By Mark Hepsworth, CEO, Asset Control
Many financial institutions are facing a perfect storm of pressure on revenues and increasing costs driven by regulatory mandates and the need for overdue investment in infrastructure. At the same time, they are funding projects to improve their competitive differentiation and support revenue growth. Against this backdrop many firms are adopting managed services to reduce costs, facilitate faster change and enable them to do more with less. Typically, many financial institutions’ IT teams have been either frozen or reduced.
Managed services shift the operational onus to vendors and allows internal IT to complete projects faster. As well as utilising vendor resources for day to day operations, or change projects, typically a vendor must work through less complexity and bureaucracy when rolling out new projects. Institutions often must work through multiple sign offs with many stakeholders that a managed services vendor does not have to deal with. The other benefit often stated about with managed services is that it allows management to spend more time thinking about strategic projects as they are not caught in the minutiae of running day to day operations and simply must manage the relationship with the vendor.
Other managed services drivers include addressing business requirements for broader and richer data, cost-effectively addressing regulatory change and enhancing data management infrastructure that is often overdue new investment.
Increasing data volumes alone is a major reason for financial institutions to move to the cloud and managed services. Typically, business users are demanding more data sources and greater volumes of real-time and historical data. Add to this the trend for increased usage of algorithms and machine learning applications and data volumes are increasing exponentially. Many firms are also using many new sources of alternative data which provides opportunities for firms to use data to obtain additional colour around valuation or risk capabilities.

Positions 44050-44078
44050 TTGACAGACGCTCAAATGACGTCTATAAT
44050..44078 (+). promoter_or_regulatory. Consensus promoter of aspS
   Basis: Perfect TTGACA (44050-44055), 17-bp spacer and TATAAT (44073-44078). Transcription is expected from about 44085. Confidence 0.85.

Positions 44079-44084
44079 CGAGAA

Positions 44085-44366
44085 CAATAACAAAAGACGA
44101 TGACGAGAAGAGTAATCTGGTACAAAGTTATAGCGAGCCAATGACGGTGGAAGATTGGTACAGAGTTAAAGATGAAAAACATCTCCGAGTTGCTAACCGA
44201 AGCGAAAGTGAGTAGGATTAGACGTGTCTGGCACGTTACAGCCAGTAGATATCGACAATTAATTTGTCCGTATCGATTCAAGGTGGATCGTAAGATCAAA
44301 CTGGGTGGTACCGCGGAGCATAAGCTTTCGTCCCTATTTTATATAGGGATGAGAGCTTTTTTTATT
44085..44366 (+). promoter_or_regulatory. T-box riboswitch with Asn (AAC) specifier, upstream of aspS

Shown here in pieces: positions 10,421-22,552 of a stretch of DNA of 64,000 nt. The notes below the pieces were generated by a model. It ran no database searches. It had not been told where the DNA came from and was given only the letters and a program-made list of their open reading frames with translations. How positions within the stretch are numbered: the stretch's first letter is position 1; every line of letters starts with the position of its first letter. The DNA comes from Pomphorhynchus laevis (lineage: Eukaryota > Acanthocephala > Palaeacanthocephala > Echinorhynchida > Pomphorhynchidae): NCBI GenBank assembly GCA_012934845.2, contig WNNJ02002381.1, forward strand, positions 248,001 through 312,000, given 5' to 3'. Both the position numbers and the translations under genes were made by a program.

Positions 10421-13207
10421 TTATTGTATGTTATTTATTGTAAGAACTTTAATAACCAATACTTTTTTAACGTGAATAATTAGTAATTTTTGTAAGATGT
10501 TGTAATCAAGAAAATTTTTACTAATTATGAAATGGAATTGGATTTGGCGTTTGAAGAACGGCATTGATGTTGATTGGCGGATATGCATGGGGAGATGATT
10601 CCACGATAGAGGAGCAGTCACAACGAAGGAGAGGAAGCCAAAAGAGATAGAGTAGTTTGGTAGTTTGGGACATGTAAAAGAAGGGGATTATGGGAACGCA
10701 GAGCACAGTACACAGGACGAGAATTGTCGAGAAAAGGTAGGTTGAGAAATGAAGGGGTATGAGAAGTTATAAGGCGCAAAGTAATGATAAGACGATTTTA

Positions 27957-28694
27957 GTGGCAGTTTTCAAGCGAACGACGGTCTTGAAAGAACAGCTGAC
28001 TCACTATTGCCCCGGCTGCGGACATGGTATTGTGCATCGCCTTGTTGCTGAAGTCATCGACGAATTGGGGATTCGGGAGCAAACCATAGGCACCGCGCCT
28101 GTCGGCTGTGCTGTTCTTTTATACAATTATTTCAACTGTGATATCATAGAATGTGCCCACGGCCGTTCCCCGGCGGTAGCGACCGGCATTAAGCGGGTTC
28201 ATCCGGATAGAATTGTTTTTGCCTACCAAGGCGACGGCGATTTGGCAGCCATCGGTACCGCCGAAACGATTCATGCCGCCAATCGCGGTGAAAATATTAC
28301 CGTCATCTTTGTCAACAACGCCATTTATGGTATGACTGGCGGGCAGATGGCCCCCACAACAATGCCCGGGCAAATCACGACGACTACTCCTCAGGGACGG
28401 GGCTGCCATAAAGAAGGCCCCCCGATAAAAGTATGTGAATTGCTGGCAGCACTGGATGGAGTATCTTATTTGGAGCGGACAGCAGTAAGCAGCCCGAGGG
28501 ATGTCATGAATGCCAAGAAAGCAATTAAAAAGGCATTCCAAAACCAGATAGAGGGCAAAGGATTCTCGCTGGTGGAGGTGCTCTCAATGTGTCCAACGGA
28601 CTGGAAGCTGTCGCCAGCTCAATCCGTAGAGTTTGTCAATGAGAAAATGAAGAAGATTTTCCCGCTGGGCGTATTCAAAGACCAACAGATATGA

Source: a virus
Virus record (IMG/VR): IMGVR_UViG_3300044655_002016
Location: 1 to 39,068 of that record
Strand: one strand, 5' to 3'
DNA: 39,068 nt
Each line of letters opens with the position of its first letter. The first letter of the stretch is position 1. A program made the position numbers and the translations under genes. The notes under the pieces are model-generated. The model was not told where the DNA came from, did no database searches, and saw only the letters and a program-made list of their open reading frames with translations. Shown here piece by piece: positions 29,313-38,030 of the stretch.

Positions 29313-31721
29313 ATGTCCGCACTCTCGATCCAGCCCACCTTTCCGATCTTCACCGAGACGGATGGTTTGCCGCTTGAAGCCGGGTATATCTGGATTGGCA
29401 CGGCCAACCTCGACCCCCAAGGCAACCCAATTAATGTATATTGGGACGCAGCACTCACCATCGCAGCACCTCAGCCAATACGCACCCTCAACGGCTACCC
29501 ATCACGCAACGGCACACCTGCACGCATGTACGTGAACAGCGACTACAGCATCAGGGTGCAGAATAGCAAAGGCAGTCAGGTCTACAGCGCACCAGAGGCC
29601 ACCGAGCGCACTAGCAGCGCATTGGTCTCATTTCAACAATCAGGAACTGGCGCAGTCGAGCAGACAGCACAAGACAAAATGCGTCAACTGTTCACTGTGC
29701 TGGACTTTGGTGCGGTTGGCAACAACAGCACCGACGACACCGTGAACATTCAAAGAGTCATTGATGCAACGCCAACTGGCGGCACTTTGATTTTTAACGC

The same data can provide additional input into investment decisions. This could be key in investment management processes for portfolio managers or in trading operations for banks. In short, there is more raw material to work with and this presents an opportunity to firms but also a challenge in terms of how they capitalise on it.
The other major driver of change is regulation. Risk management, financial reporting and valuation have always been data-intensive as they are the ultimate data aggregation functions in a firm. The trend to demand longer data histories, more contextual information on quality and provenance, and the need to explain specific data points as well as increased detail from portfolio level going down to trade-level information exacerbate the regulatory challenge.
The process by which organisations source and curate their data is also coming under ever-greater scrutiny. That means financial services firms need to have data lineage capabilities. They need to show to regulators how they came to a certain price, for example, what sort of business logic was applied and what quality checks were passed.
In summary, the advance of regulation puts more demands on the process by which data is sourced, integrated and curated and prepared.